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I'm relatively new to programming as a whole and some tutorials have been telling me to use ls -l to look at files in a directory and others have been saying ll. I know that ls is a short list, but is there a difference between the other two?

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You may want to take a look at which ll. You will probably discover that ll is actually an alias for ls -l. –  HalosGhost Jun 17 '14 at 23:04
So then what is the difference between ls any other command I put into the shell? If I type which ls I get alias ls='ls --color=auto' /bin/ls, but if I type (for example) which cd I get /usr/bin/which: no cd in (........). EDIT: I tried it again with which mkdir and I got /bin/mkdir. What is the distinction between these commands that some of them are stored(?) in /usr/bin and some are apparently not? –  Jon Jun 18 '14 at 21:45
this is an affect of your distro's default $PATH. ls is very often aliased, so your shell reports the alias (which takes precedence over the binary) and the binary's actual location (in your case, /bin/ls). If which could not find cd, then something appears terribly wrong. –  HalosGhost Jun 20 '14 at 7:30
cd is a shell builtin keyword, not a program found in a filesystem. Use type cd and type ls to see what I mean. Some commands are simply overriden by shell builtins: echo exists in /bin/echo, but in bash and in fact most of modern shells, a builtin echo function is called instead (which usually has extended features). type actually tells you which one it is. –  orion Feb 4 at 10:00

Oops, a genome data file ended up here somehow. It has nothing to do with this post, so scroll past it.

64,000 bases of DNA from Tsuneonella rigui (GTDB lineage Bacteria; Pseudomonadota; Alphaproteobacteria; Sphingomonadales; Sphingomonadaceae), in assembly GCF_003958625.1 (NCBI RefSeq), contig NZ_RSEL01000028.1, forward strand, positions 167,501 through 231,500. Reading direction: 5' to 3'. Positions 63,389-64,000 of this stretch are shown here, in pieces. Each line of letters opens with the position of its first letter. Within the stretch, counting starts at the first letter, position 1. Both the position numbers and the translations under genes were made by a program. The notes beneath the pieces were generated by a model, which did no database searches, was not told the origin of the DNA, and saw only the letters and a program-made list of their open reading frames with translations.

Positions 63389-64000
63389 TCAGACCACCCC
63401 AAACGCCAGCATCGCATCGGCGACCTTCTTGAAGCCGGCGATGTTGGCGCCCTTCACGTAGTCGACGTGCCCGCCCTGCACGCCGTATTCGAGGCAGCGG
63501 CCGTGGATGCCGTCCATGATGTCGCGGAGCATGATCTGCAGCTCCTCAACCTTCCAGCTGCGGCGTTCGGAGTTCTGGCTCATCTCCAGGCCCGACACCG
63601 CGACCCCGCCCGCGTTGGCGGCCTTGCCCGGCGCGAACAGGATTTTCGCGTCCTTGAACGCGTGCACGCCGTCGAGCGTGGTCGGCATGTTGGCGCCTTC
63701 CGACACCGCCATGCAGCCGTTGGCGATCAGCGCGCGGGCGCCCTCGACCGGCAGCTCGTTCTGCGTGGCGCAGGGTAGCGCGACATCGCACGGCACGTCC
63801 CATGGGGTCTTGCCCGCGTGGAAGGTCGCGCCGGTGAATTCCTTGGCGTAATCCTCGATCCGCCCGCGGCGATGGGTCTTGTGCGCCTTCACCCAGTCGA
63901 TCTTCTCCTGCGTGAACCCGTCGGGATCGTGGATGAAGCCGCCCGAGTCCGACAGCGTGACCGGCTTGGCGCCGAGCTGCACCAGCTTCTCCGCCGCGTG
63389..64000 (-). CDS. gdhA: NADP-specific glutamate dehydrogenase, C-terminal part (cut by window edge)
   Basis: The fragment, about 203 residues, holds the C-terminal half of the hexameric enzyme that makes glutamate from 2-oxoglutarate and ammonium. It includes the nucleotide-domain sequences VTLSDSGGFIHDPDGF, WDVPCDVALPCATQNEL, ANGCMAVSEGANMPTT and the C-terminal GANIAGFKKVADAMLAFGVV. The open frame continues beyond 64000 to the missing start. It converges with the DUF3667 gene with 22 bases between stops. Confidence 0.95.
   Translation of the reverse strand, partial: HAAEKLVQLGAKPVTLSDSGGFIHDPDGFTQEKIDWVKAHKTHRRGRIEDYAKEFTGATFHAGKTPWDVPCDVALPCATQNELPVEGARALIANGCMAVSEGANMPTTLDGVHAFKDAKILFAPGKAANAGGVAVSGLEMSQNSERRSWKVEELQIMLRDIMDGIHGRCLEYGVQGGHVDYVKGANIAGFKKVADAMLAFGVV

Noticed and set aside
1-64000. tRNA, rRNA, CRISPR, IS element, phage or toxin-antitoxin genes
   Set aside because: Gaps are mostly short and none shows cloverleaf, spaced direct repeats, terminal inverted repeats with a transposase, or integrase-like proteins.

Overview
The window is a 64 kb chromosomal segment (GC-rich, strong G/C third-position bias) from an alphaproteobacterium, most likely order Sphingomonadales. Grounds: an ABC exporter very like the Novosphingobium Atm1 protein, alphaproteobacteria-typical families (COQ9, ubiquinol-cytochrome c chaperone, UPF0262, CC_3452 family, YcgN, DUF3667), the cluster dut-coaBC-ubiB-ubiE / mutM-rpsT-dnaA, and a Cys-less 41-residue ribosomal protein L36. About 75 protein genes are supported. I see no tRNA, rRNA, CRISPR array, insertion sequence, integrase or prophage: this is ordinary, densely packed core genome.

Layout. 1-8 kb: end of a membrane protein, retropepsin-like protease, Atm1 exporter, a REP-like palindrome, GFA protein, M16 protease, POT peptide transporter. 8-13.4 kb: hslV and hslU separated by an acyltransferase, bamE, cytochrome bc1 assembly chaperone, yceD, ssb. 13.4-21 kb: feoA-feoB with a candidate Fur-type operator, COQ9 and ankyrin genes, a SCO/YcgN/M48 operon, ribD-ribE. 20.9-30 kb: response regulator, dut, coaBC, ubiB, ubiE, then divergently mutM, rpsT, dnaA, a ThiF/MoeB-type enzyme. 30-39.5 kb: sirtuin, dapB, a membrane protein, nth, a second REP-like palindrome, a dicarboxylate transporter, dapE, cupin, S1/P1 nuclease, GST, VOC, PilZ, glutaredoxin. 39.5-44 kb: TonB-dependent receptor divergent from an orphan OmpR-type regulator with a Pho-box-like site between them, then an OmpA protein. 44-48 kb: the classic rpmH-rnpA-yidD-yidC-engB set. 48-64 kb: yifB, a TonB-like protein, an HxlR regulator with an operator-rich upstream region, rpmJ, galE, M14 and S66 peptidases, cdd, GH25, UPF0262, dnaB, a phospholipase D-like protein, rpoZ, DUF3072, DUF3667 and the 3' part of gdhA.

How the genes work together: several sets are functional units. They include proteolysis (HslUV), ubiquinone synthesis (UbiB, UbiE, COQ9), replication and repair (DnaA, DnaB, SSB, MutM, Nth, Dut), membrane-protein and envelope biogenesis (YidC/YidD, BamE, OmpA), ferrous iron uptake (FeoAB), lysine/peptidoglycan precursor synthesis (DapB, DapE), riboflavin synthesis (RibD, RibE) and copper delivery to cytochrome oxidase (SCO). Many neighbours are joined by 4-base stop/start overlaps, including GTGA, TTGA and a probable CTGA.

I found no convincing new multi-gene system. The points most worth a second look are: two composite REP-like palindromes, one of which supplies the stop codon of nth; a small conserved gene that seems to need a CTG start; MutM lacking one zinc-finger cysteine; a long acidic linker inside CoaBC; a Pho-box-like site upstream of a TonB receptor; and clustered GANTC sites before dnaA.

3 Answers 3

up vote 14 down vote accepted

In most system, ll is an alias of ls -l:

$ type ll
ll is aliased to `ls -l'

They are the same.

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As noted, ll is often defined as an alias of ls -l. In fact, ls is often an alias itself:

$ which ls
alias ls='ls --color=auto'

The actual command is ls which above is found in /usr/bin. ll is intended as a convenience, but you cannot rely on it being defined on all *nix systems, so it is good to know what it is really doing.

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Great answer. I can't help by add that this is one of the reasons why relying on ls in automation (especially ad-hoc one-liners) is usually a bad idea. It has several options that change its output, and many ways to specify them. With different distributions choosing different defaults, it tends to lead to headaches. –  ctt Jun 18 '14 at 2:30
I haven't seen any popular distribution to alias ls to anything else than ls --color=auto. It's either that or there is no alias. –  edvinas.me Jun 18 '14 at 7:02

And in most cases 'll' does not work in shell scripts.

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Please don't add "thank you" as an answer. Once you have sufficient reputation, you will be able to vote up questions and answers that you found helpful. –  cuonglm Jun 18 '14 at 7:49
What happens is that typically commands like ll are really aliases, that aren't defined when running scripts. –  vonbrand Jun 18 '14 at 7:57
Some people have the alias in the .profile, and the alias is working in an interactive shell. After debugging/testing a new script, the script suddenly fails in crontab. Cron does not read the .profile. –  Walter A Jun 18 '14 at 9:49

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